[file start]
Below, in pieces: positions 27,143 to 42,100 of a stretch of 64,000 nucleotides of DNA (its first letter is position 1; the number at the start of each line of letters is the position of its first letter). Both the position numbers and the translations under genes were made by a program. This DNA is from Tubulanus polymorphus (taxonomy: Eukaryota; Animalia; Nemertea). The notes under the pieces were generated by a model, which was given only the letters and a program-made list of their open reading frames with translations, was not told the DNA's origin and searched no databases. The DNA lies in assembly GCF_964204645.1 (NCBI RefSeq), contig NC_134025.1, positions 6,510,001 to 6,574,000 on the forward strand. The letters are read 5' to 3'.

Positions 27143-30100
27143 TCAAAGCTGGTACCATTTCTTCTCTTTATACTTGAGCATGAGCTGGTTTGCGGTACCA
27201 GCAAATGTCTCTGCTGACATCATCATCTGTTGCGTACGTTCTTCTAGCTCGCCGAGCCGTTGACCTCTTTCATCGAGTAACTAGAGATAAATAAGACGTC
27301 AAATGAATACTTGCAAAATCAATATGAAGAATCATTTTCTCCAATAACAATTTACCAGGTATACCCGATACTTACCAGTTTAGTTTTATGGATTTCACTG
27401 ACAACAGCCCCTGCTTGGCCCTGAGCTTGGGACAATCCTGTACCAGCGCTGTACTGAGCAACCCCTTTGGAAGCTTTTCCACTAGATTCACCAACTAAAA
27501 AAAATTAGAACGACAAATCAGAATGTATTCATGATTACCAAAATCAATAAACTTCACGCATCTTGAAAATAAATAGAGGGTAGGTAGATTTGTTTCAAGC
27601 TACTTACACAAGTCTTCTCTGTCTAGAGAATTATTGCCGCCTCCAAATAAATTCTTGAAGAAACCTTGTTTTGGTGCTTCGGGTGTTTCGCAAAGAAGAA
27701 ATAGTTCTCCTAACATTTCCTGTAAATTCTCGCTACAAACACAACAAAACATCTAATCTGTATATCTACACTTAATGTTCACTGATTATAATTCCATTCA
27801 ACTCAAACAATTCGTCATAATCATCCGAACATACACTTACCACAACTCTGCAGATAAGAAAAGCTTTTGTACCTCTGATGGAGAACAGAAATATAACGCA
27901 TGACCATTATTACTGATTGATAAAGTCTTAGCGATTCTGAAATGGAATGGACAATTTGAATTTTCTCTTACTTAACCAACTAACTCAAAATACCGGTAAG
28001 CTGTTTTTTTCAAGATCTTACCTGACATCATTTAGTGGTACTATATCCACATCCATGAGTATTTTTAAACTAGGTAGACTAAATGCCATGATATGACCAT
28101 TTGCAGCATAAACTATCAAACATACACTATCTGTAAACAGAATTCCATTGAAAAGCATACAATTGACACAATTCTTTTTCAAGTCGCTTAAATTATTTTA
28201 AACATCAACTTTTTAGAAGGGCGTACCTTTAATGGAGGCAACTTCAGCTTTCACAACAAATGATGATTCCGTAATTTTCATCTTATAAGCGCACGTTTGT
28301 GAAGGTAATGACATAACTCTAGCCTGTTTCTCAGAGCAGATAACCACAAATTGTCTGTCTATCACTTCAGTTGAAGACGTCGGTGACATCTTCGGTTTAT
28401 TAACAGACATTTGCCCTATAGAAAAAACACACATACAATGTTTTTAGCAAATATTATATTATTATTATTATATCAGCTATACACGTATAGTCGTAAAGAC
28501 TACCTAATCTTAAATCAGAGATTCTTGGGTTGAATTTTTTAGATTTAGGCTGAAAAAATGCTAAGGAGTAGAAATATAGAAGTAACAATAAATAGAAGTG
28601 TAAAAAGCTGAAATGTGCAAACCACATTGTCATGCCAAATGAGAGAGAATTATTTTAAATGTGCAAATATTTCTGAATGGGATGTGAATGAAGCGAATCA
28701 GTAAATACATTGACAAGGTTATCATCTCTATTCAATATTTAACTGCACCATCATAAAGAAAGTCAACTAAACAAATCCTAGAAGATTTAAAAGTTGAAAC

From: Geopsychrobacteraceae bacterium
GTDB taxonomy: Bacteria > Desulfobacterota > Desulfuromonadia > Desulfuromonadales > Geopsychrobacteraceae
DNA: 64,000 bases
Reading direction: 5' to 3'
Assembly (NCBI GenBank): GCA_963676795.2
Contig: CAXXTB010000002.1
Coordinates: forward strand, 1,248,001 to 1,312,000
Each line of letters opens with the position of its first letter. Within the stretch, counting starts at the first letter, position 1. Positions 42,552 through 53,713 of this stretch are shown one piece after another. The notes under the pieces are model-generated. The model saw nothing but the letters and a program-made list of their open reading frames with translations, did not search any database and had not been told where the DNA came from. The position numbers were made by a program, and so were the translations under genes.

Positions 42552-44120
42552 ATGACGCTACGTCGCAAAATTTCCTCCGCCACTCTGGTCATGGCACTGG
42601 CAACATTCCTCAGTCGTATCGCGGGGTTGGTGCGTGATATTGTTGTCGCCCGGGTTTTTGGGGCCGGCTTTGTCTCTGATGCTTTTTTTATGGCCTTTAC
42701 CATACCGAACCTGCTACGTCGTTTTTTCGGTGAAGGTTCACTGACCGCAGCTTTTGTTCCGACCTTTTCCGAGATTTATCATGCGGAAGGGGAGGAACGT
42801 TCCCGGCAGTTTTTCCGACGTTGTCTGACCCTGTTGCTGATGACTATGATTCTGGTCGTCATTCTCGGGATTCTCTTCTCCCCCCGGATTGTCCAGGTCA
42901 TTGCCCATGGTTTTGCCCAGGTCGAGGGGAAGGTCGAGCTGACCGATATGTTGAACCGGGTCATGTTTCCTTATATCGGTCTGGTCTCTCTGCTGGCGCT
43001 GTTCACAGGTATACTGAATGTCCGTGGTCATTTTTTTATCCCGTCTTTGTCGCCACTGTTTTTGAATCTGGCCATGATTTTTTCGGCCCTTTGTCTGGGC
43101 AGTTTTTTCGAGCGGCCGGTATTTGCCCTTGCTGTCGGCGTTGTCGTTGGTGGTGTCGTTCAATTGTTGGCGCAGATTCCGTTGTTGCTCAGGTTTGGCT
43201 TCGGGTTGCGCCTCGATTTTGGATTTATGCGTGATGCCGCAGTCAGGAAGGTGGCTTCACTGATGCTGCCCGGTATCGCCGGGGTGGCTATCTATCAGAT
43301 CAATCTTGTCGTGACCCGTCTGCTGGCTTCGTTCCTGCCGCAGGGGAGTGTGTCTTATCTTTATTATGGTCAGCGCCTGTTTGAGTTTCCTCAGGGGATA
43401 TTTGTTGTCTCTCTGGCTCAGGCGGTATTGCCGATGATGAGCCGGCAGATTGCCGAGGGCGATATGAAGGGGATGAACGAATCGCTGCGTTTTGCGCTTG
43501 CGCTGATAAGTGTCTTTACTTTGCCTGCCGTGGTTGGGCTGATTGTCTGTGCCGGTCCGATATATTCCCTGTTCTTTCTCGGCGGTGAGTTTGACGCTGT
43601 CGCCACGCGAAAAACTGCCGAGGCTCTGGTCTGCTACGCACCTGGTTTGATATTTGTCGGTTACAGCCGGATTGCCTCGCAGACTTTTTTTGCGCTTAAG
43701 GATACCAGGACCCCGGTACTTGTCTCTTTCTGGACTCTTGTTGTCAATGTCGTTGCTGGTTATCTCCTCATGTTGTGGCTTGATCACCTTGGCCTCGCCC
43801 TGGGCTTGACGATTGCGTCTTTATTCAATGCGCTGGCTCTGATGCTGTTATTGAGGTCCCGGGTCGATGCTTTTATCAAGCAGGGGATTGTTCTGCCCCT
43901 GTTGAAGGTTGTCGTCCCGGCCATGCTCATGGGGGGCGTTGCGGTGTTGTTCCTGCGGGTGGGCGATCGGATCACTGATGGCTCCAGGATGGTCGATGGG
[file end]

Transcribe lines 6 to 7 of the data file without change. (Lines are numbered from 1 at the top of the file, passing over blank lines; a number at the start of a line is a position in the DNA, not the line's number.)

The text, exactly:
27401 ACAACAGCCCCTGCTTGGCCCTGAGCTTGGGACAATCCTGTACCAGCGCTGTACTGAGCAACCCCTTTGGAAGCTTTTCCACTAGATTCACCAACTAAAA
27501 AAAATTAGAACGACAAATCAGAATGTATTCATGATTACCAAAATCAATAAACTTCACGCATCTTGAAAATAAATAGAGGGTAGGTAGATTTGTTTCAAGC